I think the classic reporter has been squeezed by new media. Think back to the transition from newspapers to television. Newspaper reporters used to distribute breaking news in the most timely fashion, but then television was able to deliver the message faster. Then, blogs happened. Blogs were able to beat newspapers and television to the punch. And then the final straw, YouTube and Twitter come along and begin to scoop blogs because they turned everyone with a cell phone and a YouTube or Twitter account into publishers – they could post that video of the jumbo jet floating in the Hudson or the video of Neda dying in the streets of Iran. All of this has seemingly squeezed mainstream journalists – they have almost no hope of scooping new media.

There is an area, however, where mainstream media can really shine. One of my heros is Dana Priest. Dana, a reporter at The Washington Post, is an example of how unbelievably powerful mainstream media can be in investigative journalism. Just read her bio, and you’ll understand. Not one, but *two* pulitzer prizes. One for her reporting on how VA hospitals treat veterans and another on the reality of the CIA’s secret prisons. This flavor of investigative reporting isn’t about being first to report on Michael Jackson’s passing. It’s about uncovering something that many try to hide and then getting out into the field and somehow, often through taking real risk, proving it, and exposing it to the light of day.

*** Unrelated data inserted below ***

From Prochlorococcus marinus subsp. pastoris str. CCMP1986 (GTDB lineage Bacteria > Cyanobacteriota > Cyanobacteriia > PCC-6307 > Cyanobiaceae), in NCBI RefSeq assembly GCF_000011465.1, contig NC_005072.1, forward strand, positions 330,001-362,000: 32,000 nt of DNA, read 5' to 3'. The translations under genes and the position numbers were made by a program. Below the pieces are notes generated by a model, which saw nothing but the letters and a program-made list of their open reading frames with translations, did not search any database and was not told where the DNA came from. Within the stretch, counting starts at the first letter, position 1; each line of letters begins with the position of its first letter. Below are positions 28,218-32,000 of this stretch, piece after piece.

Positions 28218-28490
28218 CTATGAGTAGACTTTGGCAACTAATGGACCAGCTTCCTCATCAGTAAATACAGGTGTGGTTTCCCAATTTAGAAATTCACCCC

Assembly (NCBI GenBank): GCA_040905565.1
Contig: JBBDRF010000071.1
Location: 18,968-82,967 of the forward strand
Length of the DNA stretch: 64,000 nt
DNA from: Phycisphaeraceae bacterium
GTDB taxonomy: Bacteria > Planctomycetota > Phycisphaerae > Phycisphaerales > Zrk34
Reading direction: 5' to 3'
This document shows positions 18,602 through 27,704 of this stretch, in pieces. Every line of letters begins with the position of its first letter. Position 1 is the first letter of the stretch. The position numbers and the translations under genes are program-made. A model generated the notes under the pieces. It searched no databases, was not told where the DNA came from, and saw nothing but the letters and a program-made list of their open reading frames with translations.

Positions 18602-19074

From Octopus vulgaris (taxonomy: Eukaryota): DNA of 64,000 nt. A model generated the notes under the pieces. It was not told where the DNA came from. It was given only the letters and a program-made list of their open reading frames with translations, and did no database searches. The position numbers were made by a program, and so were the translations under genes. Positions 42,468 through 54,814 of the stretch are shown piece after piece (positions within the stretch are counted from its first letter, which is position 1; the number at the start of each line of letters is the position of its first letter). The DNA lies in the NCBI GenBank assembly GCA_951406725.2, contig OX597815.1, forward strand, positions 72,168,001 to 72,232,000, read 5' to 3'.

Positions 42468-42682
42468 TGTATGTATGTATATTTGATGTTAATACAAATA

Frankly, these days any individual gazing over the Hudson can snap a photo of an airliner drifting down the River – spectacular as that may be. But the rare few can somehow get a U.S. Military Commander to disclose top secret information to her.

Seth

So this is my first test post. I guess that’s it for now 🙂 Seth